Saturday I stood looking out my front window staring at the gloomy sky and tiny snowflakes swirling in the strong winds. After conferring with the weather app on my phone I decided it wasn’t going to get any nicer, and Sunday looked to be just as yucky.

I put on my snow boots, scarf, coat, heavy gloves and grabbed my camera bag. With Thanksgiving leftovers still in my fridge, admitting it’s time to think about Christmas is a tough reality. And yet I drove right to The Pine Patch Christmas tree farm. This was a first for me. I’ve never taken photos at a Christmas tree farm and I’ve never picked out a real tree.

Growing up I never thought twice about my family’s artificial tree. It was all I knew. Loved ones with allergies simply meant our tree was fake and that was that.

One childhood friend’s family sprayed their tree with pine scent to really get in the spirit but only one childhood friend had a real tree. I remember watching her dad water it during a birthday slumber party, realizing my tree at home was less messy and required less attention.

As a big fan of pumpkin patches, I will admit I was excited to experience the same festive atmosphere, just in the form of Christmas cheer. Thankfully I was not disappointed.

Having never ventured to a tree farm, my only references come from Hollywood. You know, the cheesy Made-for-TV movies where the broken-hearted big city girl goes home for Christmas and falls in love with her high school sweetheart who just happens to be selling trees. Or A Christmas Story, where the dad begins to talk about artificial trees in order to bargain with the salesman. And then there’s Christmas Vacation, where the Griswold family trudges through knee-deep snow on a search for the perfect tree only to realize Clark forgot the saw.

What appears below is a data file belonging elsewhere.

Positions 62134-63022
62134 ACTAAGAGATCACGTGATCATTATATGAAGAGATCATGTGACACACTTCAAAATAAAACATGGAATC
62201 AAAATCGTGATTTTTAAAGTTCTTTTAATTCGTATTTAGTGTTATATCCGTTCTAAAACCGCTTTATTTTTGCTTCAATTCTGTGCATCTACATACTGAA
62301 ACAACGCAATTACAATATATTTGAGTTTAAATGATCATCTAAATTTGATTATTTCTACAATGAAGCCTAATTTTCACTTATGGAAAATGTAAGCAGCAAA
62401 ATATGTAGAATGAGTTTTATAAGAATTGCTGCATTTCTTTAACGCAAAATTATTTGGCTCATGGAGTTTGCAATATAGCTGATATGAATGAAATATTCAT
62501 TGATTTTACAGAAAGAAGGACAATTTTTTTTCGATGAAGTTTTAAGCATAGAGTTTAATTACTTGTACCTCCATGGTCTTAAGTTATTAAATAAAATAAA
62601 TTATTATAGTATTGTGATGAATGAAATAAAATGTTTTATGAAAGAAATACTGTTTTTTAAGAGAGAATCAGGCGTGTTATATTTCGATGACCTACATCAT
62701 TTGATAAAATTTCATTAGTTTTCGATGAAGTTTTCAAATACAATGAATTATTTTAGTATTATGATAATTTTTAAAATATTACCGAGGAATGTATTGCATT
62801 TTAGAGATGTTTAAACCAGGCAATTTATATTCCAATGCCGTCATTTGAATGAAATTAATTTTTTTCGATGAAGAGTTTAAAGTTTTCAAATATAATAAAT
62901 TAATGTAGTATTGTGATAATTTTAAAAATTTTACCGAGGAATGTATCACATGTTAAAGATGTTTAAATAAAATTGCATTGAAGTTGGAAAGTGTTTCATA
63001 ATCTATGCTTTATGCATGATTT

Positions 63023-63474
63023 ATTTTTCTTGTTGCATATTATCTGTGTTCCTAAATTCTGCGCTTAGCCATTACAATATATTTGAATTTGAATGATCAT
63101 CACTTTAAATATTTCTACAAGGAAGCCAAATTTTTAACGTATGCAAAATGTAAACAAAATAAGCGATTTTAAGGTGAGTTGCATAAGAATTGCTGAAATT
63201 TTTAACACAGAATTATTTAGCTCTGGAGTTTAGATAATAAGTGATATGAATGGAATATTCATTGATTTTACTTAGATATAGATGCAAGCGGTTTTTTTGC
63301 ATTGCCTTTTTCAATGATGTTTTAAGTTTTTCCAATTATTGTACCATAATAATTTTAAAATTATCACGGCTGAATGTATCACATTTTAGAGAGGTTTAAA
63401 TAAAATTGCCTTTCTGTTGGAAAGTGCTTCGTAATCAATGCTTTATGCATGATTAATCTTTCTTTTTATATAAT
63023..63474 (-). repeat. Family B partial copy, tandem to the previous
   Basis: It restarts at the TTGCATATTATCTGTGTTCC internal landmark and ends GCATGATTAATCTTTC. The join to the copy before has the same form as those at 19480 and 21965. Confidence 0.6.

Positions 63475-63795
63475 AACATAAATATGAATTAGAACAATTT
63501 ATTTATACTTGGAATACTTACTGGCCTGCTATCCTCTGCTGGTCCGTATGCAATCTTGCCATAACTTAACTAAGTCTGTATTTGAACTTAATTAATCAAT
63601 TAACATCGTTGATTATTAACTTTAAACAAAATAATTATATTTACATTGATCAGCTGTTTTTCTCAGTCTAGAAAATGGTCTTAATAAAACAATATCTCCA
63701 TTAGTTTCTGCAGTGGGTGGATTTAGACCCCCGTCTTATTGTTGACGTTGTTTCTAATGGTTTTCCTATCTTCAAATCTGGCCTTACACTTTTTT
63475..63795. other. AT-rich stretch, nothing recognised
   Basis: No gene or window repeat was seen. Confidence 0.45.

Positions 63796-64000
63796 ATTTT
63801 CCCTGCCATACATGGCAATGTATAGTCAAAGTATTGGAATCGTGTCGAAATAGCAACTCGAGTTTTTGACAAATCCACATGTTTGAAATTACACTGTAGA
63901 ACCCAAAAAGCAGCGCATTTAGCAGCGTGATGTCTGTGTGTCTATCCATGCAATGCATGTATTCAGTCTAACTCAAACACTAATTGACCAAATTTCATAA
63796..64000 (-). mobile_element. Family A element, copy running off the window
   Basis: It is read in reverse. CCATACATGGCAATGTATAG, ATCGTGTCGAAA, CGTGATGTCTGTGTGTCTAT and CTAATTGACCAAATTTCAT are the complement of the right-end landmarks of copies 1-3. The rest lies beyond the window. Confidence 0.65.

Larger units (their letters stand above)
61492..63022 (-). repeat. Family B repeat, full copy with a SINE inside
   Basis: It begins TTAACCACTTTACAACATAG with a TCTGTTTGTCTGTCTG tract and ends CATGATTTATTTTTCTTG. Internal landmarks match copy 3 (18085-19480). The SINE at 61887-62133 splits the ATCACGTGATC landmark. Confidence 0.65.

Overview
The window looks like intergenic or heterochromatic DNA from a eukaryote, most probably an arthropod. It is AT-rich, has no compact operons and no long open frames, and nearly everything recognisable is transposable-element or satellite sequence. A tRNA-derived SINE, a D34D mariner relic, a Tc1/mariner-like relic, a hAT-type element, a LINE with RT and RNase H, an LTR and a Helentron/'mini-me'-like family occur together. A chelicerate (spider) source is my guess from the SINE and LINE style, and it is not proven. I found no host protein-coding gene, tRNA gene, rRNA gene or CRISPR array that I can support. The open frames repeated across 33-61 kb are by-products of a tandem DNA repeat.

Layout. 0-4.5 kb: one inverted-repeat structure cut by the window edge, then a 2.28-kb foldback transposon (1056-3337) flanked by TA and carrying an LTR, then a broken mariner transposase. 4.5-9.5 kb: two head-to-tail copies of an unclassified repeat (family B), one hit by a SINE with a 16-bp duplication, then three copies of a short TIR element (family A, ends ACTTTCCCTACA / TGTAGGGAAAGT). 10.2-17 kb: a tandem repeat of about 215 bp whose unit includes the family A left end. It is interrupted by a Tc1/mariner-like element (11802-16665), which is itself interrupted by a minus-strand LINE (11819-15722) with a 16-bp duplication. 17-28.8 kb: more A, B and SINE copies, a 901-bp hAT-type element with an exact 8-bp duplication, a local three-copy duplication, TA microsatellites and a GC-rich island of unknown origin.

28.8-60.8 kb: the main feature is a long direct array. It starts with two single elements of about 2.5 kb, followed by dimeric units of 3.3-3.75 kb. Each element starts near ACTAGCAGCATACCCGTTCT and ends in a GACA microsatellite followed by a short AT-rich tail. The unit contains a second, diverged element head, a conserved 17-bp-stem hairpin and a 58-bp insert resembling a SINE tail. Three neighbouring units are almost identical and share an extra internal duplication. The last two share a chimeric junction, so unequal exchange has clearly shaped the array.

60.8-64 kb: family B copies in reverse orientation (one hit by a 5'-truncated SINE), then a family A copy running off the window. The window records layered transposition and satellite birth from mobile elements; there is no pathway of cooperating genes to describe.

I watched as children — whose excitement seemed to make them immune to the cold wind — ran back and forth between two trees deciding which would be the best fit for their home. They considered the tree’s height, the fullness, how much room there would be for gifts underneath.

After selecting their tree, they urged their grandpa to get one slightly shorter than last year so he actually had room to put a star on top. My family’s artificial tree was always the same size so I never even considered that problem.

I had also never considered what happens between selecting your tree and getting it to the car.

Once you’ve made your choice, a few Hastings College football players carry your tree away. If it was precut, they saw the very bottom off the trunk so it’s not muddy and snowy and easy to water at home. Next they stand it up and a machine shakes it so loose needles fall off. Finally they put it through a plastic funnel-looking chute that wraps the tree in a netting so it’s nice and compact. You never see that on TV!

Though weather conditions at The Pine Patch were a touch on the gloomy side, the festive atmosphere was charming. The recent snowfall added to the scenery, blanketing the ground between the trees and the little red building on the property. Inside the building hung wreaths, bows and lights. A big container sat full of candy canes for visitors.

While I witnessed no particular epic tree adventures quite like the movies, it was still clear I was witnessing tradition for multiple families. There was no bartering and no one’s eyes were frozen. Folks were going home with a tree tied to the top of their car, a sure sign that the holiday season had begun at their house.

Everyone’s celebration is a little different. For some, yuletide traditions include hot chocolate and a trip to pick a tree. Others sit anxiously in the living room waiting for dad to lug the giant box up from the basement so tree trimming can begin while cookies bake.


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